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Drs. Banerji/PBHRF present their paper


Possible Use of Ultra-Diluted Medicines For Health Problems During Lunar Missions


the Rutgers Symposium on Lunar Settlements



New Jersey, June 3, 2007: Drs. Banerji of PBHRF, Kolkata, India presented their paper on "Possible Use of Ultra-Diluted Medicines For Health Problems During Lunar Missions", here today. The Rutgers Symposium on Lunar Settlements was organized under the aegis of NASA, as a preparatory effort for provision of life support systems for the proposed Malapert Base Consortium, the lunar colonization programme expected to become habitable by 2025.


The paper, presented by Drs. P. Banerji, was based on the fact that the moon has no magnetic field, hence problems of dispersion, solubility, absorption, availability at tissue level, metabolism and excretion of drugs, including recycling problems and disposal, do exist. Thus, in such a state, and in view of the factors referred to above, the use of conventional medicines has its limitations. They stated that an alternative to conventional medicines will be ultra-diluted medicines which may help solve the problems as stated above.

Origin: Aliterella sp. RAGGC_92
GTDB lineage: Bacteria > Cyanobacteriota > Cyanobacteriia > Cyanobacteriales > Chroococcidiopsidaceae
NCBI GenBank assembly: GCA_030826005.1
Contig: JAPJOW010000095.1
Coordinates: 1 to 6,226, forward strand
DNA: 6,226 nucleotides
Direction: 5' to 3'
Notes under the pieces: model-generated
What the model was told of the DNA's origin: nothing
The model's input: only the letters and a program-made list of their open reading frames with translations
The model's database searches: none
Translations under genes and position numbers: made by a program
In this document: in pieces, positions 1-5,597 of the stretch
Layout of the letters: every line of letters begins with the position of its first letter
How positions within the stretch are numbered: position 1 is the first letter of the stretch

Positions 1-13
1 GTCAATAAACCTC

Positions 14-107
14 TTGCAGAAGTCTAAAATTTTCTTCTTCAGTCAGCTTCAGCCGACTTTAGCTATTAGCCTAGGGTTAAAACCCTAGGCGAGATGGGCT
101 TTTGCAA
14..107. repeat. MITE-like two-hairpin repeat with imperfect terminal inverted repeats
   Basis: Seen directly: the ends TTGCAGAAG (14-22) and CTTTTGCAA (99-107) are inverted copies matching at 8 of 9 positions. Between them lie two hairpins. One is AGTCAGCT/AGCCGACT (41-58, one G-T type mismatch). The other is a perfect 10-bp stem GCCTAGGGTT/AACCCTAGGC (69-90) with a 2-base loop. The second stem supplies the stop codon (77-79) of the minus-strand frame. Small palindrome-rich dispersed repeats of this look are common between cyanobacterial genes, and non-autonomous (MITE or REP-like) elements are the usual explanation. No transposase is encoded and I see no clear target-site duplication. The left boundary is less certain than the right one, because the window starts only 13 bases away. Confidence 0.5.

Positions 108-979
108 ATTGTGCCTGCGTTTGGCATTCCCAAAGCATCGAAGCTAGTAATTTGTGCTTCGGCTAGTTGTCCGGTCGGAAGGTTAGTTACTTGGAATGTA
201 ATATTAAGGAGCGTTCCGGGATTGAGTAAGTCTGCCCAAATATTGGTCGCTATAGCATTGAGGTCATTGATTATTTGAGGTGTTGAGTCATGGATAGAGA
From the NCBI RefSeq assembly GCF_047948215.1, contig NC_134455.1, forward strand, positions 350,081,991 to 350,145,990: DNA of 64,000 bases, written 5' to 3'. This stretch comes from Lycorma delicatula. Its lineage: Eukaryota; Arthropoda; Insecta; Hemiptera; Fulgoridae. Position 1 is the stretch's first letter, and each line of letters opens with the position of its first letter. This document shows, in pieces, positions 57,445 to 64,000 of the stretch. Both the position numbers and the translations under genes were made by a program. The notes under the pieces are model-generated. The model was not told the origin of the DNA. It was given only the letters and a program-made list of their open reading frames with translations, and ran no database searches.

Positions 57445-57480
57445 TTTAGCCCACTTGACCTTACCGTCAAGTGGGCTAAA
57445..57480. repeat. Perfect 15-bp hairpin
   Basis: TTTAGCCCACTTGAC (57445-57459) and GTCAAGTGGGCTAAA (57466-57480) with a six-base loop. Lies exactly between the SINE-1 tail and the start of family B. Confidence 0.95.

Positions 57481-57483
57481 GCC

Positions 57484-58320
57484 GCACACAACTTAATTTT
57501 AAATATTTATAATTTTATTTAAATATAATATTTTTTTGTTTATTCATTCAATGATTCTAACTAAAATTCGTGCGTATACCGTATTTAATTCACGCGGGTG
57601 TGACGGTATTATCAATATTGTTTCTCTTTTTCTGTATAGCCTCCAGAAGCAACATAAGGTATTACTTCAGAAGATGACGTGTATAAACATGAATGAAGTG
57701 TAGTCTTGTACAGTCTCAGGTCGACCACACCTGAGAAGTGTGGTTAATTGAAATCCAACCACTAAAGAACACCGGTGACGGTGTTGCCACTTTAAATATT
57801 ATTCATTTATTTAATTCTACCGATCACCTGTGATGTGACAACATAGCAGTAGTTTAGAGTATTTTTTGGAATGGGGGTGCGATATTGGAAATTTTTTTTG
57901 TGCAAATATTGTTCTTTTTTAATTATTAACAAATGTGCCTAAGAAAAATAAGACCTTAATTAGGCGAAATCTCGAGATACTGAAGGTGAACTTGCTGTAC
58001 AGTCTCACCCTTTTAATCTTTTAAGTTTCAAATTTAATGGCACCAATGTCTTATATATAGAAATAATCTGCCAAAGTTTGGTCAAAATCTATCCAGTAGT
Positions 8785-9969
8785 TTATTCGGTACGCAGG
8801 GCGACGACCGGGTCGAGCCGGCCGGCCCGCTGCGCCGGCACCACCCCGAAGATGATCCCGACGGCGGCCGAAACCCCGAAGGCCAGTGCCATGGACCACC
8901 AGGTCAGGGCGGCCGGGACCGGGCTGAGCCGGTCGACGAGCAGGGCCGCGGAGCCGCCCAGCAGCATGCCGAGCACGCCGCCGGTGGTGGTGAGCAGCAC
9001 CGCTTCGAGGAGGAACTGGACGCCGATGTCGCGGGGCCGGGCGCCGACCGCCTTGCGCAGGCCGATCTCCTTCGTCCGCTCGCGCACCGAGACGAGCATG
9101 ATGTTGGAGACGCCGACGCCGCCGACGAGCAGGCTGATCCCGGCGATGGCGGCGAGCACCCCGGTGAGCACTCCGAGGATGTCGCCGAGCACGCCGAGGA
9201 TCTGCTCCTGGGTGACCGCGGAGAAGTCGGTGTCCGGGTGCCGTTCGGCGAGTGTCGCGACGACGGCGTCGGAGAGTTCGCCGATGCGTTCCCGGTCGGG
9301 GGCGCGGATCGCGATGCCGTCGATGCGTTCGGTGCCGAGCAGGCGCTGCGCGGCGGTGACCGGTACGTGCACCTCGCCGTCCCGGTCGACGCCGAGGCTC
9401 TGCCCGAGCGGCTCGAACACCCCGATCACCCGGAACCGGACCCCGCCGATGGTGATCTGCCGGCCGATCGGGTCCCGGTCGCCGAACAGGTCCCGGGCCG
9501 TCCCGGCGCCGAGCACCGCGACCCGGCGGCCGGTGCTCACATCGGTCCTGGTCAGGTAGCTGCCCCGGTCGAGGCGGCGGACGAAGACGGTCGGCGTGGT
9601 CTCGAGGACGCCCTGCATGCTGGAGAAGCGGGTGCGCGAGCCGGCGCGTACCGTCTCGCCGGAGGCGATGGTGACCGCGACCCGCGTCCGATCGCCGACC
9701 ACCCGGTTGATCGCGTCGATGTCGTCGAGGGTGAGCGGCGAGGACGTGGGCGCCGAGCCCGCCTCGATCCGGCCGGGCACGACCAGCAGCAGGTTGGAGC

What are Ultra-Diluted Medicines ?


Ultra-Diluted medicines are extremely diluted medicines which have the capability to act through nerve terminals, when placed on our tongue to execute beneficial roles in our body.


Ultra-diluted medicines are also non-toxic, with extended shelf-life, non-addictive, with negligible weight and volume, low-cost, and easily administrable. Drs. Banerji have classified ultra-diluted medicines, for use in lunar missions, into different groups according to their roles in different health problems. These classifications have been done as per their proven actions, on different health problems matched with their long experiences on different patients with similar health problems, in the earthly environment.